National Guard troops serving on coronavirus missions in the United States will remain on deployment through Christmas, but only Texas and Florida will receive full federal funding for them, according to a White House memo issued Monday.
The federal government will pay for 75% of the costs for the other deployments, even though nearly all governors and National Guard leaders had lobbied the Trump administration to keep the troops on federal Title 32 status that allows federal funds to complete missions that have been approved by the Federal Emergency Management Agency, reports Stars and Stripes.
The same status also provides Guard troops with pay benefits, such as education and health care, that are not afforded to them through state payments, as well as a housing allowance and retirement benefits.
The deployments were to end on Aug. 21, but now have been extended to Dec. 31, after the death toll for the pandemic passed 155,000 and almost two dozen states saw infection spikes.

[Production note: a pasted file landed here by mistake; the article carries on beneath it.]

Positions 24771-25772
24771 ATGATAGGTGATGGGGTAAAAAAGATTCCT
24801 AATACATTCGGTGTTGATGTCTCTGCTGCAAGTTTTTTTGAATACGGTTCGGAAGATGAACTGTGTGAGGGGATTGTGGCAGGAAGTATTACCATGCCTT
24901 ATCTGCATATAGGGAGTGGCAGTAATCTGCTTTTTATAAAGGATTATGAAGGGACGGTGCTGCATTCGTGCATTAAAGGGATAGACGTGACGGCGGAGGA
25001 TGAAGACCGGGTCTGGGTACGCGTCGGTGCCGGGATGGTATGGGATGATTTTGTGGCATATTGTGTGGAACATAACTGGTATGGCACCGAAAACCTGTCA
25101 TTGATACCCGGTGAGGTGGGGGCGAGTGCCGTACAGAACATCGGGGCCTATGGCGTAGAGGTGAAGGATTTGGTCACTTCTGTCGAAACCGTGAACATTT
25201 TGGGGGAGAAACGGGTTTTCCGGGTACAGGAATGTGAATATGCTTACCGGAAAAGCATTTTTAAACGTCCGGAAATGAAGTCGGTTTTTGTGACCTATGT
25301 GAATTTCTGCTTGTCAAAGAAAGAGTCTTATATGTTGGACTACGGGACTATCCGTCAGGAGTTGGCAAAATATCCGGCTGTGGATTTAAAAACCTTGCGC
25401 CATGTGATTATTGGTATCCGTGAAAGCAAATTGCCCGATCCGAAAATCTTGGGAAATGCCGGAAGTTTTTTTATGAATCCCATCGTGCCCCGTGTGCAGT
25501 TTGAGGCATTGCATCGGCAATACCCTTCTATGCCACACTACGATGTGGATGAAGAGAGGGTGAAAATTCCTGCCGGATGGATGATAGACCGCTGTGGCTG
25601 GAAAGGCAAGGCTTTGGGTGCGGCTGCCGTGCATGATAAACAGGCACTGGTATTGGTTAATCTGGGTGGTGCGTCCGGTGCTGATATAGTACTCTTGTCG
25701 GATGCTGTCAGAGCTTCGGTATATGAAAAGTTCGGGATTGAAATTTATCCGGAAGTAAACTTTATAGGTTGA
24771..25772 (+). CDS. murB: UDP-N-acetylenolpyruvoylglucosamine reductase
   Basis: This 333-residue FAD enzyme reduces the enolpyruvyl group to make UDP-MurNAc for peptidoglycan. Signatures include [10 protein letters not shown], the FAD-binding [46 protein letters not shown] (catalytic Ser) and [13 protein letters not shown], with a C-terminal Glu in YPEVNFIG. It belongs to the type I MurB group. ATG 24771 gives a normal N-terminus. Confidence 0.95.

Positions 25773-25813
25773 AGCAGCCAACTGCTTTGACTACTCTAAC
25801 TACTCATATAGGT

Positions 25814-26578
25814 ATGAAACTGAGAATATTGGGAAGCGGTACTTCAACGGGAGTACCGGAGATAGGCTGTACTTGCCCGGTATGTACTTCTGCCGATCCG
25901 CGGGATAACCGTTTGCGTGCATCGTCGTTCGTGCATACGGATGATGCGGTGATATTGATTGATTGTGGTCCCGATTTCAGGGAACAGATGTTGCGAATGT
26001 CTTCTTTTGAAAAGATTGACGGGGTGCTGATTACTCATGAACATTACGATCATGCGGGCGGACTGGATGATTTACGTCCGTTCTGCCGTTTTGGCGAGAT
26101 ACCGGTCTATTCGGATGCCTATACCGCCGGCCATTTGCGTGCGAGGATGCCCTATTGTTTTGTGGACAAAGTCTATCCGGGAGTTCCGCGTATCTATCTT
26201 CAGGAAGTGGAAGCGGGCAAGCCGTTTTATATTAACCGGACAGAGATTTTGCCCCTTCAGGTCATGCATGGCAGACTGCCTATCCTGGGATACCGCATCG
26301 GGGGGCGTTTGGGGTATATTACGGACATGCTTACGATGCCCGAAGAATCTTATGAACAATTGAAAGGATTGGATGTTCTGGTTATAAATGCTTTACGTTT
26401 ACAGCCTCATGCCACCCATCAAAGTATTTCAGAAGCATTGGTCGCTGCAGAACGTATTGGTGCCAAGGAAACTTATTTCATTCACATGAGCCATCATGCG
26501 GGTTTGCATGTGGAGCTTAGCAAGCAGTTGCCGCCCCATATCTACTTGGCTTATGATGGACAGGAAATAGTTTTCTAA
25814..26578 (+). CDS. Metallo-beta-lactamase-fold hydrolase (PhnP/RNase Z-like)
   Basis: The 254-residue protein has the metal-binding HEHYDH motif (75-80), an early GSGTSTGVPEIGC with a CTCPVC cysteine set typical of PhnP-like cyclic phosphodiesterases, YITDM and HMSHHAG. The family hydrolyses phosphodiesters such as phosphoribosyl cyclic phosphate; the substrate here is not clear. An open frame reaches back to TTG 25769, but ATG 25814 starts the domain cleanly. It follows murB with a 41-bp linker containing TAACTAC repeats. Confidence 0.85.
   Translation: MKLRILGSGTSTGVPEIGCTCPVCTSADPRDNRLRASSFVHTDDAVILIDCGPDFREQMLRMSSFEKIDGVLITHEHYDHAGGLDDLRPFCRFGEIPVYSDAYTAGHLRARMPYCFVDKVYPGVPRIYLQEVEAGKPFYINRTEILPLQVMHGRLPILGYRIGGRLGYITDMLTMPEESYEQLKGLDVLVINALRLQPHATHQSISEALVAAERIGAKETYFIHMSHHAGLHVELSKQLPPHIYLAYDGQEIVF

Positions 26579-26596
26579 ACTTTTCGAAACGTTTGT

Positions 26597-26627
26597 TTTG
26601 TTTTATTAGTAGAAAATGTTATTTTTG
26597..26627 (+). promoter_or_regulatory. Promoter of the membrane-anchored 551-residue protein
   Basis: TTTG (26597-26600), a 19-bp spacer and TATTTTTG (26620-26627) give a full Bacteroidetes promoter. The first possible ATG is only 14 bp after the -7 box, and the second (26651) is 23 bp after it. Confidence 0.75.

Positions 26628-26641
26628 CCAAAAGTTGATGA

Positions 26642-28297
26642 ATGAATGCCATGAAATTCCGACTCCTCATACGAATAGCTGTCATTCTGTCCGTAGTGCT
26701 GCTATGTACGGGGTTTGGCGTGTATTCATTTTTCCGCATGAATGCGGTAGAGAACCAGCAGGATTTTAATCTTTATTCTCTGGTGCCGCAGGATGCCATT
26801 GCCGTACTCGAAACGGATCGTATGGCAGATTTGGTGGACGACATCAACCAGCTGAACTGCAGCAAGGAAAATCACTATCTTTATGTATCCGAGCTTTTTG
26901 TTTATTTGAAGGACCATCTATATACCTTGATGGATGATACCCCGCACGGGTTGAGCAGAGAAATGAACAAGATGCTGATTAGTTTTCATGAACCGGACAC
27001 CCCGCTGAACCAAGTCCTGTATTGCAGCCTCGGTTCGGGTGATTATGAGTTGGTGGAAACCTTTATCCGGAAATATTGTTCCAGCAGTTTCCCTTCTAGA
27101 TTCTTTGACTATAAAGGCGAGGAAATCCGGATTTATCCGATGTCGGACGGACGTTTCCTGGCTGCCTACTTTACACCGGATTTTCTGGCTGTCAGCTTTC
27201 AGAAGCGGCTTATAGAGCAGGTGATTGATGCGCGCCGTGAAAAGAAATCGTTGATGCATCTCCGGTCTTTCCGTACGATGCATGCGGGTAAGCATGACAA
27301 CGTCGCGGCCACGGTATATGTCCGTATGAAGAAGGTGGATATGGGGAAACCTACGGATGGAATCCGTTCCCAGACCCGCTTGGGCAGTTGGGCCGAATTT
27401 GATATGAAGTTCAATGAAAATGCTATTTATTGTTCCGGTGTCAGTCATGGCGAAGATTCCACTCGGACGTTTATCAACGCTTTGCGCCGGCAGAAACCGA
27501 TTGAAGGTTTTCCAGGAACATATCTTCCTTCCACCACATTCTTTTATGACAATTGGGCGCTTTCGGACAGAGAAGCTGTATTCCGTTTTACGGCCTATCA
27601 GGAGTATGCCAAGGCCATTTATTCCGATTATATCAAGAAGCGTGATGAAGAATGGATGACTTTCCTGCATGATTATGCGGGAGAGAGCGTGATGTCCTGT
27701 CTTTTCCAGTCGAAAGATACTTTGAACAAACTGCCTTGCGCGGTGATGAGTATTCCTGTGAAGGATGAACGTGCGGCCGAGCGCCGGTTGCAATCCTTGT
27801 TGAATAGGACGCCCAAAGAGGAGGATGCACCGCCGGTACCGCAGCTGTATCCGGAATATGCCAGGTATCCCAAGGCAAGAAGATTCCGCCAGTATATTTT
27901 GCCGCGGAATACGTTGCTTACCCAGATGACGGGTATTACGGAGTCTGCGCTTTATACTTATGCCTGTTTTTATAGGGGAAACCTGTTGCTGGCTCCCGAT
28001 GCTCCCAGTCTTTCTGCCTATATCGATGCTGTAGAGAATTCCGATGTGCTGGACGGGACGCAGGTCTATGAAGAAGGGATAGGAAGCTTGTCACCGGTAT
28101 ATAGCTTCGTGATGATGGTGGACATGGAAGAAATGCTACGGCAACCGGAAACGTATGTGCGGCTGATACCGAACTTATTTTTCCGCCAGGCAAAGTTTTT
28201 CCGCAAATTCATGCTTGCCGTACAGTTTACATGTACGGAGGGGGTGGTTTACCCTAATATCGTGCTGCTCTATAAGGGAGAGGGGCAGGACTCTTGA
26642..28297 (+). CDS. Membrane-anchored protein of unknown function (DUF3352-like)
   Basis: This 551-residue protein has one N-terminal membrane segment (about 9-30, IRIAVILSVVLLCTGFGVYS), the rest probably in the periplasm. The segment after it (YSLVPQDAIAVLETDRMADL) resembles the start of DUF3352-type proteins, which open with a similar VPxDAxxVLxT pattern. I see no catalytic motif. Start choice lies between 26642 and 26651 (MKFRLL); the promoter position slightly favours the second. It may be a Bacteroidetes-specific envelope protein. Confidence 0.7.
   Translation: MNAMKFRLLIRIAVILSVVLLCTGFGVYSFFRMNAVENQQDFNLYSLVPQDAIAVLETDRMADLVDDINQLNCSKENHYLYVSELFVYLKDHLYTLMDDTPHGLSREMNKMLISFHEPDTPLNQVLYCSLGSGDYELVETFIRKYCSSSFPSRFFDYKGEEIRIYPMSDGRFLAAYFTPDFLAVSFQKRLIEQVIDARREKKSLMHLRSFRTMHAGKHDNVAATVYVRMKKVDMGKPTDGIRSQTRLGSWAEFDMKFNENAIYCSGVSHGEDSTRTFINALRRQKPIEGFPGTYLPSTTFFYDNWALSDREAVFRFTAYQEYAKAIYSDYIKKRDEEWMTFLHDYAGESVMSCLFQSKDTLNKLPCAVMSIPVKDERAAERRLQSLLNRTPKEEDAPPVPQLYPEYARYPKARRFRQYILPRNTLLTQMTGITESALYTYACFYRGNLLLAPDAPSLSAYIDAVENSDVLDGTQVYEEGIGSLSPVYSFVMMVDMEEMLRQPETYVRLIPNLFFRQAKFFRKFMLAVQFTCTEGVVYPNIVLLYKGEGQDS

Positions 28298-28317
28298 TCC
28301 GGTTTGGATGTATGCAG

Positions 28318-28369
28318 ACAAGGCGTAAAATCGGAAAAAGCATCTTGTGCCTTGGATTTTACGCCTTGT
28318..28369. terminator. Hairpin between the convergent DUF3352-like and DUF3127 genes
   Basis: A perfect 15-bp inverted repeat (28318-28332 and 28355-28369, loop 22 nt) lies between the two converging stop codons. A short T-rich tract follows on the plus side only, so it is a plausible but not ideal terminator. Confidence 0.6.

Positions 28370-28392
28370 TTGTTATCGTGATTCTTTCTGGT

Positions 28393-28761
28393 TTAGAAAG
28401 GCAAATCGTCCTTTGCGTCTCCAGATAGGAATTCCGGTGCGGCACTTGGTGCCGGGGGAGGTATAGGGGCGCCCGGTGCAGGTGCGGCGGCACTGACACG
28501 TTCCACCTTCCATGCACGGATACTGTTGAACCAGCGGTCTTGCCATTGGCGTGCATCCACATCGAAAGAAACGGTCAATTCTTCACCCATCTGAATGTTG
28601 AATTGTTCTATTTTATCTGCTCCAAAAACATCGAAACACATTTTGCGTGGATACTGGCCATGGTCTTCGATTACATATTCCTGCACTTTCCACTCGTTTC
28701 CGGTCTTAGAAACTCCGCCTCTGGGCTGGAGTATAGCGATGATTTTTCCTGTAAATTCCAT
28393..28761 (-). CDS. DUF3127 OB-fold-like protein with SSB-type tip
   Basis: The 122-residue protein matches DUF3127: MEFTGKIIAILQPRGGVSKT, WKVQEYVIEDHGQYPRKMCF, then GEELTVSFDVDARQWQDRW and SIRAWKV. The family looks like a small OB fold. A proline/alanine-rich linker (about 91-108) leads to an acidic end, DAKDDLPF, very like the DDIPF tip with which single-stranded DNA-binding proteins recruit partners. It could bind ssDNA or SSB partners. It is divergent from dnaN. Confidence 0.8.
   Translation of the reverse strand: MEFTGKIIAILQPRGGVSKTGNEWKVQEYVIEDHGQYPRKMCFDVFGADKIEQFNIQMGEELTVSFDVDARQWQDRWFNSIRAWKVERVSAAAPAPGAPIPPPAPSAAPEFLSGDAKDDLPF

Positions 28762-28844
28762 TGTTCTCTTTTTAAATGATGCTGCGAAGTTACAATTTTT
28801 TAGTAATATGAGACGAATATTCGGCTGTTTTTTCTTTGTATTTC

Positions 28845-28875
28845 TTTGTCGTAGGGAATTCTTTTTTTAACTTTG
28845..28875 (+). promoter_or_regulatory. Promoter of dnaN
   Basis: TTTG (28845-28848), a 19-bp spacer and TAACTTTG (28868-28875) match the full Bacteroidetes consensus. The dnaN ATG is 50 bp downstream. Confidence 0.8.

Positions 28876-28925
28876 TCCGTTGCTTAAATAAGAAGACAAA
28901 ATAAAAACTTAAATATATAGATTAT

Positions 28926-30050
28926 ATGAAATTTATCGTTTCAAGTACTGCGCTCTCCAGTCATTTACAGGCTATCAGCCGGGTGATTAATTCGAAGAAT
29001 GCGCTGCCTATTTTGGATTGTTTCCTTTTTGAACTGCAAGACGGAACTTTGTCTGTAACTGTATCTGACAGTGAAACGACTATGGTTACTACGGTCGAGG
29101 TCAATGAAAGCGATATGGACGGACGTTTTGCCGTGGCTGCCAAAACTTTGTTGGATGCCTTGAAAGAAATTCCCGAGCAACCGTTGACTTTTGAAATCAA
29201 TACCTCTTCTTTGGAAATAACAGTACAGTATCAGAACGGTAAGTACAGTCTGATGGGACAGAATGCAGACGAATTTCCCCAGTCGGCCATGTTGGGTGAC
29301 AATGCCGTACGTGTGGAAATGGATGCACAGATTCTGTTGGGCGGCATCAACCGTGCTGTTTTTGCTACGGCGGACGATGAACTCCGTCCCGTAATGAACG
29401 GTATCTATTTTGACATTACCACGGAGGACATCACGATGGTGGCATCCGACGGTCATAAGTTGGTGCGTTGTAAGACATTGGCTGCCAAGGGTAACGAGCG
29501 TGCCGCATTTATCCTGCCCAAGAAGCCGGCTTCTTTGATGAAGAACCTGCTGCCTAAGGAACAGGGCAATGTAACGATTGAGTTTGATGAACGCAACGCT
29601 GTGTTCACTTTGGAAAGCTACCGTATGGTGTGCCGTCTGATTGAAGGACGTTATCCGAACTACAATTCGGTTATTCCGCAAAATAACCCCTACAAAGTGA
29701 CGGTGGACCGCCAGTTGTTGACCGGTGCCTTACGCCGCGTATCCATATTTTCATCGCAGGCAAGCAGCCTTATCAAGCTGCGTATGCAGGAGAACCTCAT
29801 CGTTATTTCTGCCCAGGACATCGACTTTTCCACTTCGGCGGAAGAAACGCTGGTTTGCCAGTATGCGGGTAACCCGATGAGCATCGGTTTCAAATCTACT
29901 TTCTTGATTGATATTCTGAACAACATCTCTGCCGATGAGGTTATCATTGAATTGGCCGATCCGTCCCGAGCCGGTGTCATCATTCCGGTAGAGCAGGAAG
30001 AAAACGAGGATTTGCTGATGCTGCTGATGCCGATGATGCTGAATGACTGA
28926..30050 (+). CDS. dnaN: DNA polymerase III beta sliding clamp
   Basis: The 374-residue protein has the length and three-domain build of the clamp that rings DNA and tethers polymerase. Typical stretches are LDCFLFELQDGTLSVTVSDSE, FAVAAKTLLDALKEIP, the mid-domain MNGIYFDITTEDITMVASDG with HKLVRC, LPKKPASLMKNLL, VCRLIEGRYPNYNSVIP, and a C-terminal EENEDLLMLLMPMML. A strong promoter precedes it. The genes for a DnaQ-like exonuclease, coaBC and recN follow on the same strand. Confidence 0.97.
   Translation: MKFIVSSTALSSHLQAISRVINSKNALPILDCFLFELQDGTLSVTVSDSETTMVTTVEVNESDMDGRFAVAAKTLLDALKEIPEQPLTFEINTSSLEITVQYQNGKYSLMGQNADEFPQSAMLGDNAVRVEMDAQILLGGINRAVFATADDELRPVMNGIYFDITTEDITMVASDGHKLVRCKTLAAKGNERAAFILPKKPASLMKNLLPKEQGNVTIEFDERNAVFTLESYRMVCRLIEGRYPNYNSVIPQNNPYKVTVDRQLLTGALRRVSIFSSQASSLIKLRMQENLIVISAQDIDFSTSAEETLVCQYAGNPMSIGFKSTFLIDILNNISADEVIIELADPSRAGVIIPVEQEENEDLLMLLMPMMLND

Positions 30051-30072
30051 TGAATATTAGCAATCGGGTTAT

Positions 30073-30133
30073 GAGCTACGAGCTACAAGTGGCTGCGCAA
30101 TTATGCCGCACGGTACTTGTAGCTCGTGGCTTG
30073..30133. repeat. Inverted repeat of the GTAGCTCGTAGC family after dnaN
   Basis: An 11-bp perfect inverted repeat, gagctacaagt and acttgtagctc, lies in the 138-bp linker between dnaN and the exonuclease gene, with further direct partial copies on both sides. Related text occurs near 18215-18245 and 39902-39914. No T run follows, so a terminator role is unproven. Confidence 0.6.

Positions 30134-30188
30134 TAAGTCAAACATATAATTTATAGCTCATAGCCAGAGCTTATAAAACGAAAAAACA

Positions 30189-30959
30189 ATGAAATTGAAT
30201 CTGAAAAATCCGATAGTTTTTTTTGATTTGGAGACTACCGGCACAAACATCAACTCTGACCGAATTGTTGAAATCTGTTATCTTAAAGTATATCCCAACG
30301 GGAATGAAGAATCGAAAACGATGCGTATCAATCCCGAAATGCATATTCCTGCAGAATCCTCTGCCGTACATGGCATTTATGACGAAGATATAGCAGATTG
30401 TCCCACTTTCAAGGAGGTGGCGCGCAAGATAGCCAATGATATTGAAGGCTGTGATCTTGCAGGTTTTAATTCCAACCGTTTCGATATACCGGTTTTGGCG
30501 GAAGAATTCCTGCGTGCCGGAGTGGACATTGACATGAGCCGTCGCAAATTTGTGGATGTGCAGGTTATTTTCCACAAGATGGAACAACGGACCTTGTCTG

More than 24,900 Army and Air National Guard members had been deployed in 50 states, U.S. territories, and the District of Columbia as of Monday, but at the height of the deployments in May, almost 50,000 troops had been activated.
The Trump administration had authorized the use of federal funds, but through memos that went state-by-state.
Michigan Gov. Gretchen Whitmer said in a statement that while the Michigan National Guard has been a vital part of her state's emergency response, and she's grateful for the extension, the decision to pay 75% of the costs leaves her state and others with costs while they're already facing budget woes.
The National Governors Association asked President Donald Trump to act on requests nationally to keep troops deployed, but not to delay.
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